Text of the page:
When Alyssa Stone goes missing, Deputy Noah Harper knows he’s going to have to cross some lines to find the young girl – lines there are no coming back from. Saving her costs him his wife, his job, and he’s kicked out of Acacia Pines with the promise that if he ever returns he’ll be thrown into jail and left there to rot.
Twelve years later and Noah has moved on. He owns a bar. He has a nice place. A nice life. He’s happy. Then there’s a phone call… Alyssa has disappeared, and Noah is asked the question – how far is he willing to go to find her? It would mean heading back to Acacia Pines. It would mean coming face to face with the past.
It would mean doing whatever it takes.
Whatever It Takes is the 11th novel from Kiwi crime writer Paul Cleave. One of the country’s most internationally successful authors, Cleave’s novels have been translated into more than 20 languages and sold over a million copies worldwide. He’s won New Zealand’s Ngaio Marsh award three times over and been a finalist in the American Edgar Awards, Australia’s Ned Kelly awards and the Barry Awards.
When he’s not writing, Paul can be found throwing a frisbee, something he likes to do wherever he travels, with a recent trip taking his list of countries thrown in to 42.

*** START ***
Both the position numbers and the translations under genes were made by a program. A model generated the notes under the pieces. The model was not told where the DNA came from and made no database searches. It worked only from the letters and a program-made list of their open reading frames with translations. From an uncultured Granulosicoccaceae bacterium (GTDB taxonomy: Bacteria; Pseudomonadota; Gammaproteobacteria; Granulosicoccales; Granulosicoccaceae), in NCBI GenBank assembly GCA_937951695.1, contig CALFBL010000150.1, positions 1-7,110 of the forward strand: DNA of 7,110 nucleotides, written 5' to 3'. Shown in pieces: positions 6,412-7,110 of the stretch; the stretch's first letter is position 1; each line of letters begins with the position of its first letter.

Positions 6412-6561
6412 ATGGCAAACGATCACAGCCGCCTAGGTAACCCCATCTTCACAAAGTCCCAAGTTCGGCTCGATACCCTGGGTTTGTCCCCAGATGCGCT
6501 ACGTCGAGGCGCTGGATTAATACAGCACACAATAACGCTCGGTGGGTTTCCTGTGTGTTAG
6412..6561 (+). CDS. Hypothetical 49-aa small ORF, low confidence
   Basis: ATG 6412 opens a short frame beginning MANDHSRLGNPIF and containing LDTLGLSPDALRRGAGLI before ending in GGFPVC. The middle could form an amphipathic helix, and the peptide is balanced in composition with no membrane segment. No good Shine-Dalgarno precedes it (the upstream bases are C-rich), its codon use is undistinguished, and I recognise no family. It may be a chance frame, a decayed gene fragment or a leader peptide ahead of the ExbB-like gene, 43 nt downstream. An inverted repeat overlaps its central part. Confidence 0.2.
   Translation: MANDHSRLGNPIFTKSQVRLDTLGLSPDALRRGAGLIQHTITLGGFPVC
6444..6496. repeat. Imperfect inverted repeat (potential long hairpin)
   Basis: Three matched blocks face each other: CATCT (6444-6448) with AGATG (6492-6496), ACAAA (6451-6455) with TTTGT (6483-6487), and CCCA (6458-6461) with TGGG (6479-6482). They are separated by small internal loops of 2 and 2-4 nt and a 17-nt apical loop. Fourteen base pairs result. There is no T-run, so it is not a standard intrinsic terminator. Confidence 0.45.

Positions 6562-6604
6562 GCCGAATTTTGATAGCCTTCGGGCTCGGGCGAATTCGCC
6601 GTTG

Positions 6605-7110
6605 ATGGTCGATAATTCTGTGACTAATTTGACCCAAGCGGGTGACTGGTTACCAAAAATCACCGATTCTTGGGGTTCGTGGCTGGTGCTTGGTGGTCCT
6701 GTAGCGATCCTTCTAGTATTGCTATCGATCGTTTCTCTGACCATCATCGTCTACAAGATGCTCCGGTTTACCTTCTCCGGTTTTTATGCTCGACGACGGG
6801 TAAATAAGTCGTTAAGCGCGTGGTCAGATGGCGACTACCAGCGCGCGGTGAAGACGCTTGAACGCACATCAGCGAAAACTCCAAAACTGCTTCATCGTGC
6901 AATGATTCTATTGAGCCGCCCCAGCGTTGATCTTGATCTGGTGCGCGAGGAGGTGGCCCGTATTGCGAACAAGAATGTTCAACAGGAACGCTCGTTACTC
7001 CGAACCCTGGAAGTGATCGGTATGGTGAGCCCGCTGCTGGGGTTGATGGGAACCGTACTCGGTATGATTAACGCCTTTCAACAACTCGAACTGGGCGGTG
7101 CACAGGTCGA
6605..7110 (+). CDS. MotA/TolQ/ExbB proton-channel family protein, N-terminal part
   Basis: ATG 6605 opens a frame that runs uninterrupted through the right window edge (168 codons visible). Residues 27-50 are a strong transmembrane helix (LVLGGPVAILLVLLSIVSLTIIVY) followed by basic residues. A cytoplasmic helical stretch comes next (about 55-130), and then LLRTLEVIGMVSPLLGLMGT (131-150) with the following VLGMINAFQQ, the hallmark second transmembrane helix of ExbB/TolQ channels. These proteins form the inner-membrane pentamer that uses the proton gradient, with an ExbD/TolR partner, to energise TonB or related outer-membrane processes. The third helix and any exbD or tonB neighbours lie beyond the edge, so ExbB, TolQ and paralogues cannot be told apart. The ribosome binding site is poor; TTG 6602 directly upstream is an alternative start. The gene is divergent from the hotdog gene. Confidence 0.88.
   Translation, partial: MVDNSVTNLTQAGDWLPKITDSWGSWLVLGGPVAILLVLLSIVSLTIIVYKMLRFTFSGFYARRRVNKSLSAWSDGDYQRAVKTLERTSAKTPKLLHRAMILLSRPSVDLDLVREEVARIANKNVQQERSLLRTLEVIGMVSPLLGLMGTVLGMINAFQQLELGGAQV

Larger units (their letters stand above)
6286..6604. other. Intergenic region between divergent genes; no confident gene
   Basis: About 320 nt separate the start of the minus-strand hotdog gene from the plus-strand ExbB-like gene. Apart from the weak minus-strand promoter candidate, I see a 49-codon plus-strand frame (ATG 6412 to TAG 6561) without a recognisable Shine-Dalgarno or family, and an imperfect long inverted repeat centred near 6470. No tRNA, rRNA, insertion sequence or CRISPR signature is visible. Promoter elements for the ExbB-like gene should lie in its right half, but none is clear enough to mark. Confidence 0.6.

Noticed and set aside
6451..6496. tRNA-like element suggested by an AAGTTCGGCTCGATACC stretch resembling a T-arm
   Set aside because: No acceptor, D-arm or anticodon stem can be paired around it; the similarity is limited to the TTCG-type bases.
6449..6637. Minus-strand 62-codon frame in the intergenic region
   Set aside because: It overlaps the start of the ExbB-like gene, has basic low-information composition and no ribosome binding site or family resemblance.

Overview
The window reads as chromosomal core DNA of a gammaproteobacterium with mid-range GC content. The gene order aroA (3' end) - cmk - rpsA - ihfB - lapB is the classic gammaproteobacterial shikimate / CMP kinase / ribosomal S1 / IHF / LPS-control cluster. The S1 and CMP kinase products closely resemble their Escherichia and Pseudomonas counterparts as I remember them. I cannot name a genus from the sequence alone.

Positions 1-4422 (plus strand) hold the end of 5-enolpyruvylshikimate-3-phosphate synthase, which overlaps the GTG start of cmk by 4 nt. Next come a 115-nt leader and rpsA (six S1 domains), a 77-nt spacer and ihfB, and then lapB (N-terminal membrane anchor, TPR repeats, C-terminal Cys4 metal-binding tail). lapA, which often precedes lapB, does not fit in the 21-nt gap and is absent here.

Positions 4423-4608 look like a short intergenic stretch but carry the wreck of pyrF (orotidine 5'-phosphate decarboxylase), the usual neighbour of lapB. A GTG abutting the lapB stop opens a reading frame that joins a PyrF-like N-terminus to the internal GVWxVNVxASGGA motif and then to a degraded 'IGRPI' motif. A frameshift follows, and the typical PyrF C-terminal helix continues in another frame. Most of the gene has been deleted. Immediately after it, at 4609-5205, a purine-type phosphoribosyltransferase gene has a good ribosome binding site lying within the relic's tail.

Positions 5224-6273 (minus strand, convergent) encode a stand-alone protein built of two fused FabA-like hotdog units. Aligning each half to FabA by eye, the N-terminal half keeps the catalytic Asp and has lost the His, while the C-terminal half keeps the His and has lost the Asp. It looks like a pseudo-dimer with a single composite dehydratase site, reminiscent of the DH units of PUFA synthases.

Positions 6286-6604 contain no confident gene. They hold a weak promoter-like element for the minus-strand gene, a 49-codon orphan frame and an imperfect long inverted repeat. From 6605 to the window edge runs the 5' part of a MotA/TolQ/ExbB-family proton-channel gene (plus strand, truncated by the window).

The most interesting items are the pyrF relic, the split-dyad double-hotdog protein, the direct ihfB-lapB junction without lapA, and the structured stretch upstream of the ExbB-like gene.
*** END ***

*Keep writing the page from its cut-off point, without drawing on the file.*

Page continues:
We asked him some questions upon the release of his latest gem.
Kia ora, Paul! What draws you to writing, and can you tell us about your latest book, Whatever it Takes?
I’ve always wanted to be a writer, the same way that kids growing up want to be Batman or firefighters. I can’t imagine doing anything else for a living now, and when I travel I miss being behind my desk making bad things happen on the page. Whatever it Takes is the first book not set in New Zealand – it’s set in Small Town USA. It deals with a young girl who is abducted, saved, and then twelve years later goes missing again. It deals with the deputy who broke all the rules to find her that first time, lost his job over it, his family, and got kicked out of town – but this guy, Noah, made that young girl a promise that if anything bad ever happened to her again, he would do ‘whatever it takes’ to save her. The book is about him trying to do just that.
This is your first book set out of New Zealand. Did the change of setting involve much travel or research?
I’ve been to Small Town USA a few times, so I had somewhat of a feel for it – only Acacia Pines (my town) is far more isolated. Going to these kinds of places certainly helped with the setting for the book – it helps give it some authenticity. As for research… most of my books don’t rely on it, and this one falls into that category.
You travel a lot with your books - do you get inspired by exploring new places, and how important is the role of place in your work?